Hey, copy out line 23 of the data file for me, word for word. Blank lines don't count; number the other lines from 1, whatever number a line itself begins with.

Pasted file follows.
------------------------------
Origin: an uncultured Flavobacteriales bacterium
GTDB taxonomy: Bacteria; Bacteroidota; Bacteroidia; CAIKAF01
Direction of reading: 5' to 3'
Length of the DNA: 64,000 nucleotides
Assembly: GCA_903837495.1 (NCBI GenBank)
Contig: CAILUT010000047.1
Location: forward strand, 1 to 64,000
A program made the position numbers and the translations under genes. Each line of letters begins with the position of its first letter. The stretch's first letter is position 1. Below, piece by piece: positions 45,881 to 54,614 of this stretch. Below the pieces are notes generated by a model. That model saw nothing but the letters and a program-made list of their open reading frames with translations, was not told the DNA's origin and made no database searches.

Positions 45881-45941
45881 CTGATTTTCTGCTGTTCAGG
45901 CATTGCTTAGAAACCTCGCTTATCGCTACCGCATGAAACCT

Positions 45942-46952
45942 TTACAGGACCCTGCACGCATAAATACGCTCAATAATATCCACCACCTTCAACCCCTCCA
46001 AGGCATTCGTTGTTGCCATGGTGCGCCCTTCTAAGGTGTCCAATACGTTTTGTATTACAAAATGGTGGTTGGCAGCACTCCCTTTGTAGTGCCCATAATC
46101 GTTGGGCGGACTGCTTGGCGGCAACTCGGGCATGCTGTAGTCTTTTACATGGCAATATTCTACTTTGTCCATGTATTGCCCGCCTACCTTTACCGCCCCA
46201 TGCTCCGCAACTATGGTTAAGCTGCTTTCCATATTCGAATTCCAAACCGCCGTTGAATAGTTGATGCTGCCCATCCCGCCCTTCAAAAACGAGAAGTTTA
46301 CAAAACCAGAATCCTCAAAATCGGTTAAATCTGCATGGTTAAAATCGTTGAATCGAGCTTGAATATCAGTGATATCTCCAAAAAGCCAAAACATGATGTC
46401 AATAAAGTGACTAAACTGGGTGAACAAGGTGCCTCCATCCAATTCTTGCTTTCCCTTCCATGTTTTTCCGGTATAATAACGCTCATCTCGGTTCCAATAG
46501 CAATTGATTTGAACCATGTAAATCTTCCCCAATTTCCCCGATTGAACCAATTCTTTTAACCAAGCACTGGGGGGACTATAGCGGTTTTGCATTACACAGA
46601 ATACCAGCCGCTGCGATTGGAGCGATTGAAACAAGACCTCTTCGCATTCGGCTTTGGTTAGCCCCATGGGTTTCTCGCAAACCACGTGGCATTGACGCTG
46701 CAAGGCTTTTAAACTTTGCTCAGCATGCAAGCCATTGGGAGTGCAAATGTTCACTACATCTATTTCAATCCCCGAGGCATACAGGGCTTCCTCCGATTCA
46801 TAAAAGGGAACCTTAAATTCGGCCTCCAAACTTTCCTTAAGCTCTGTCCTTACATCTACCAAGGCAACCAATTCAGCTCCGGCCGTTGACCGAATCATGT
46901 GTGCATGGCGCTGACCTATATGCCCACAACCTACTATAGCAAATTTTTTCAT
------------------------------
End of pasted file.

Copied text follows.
46901 GTGCATGGCGCTGACCTATATGCCCACAACCTACTATAGCAAATTTTTTCAT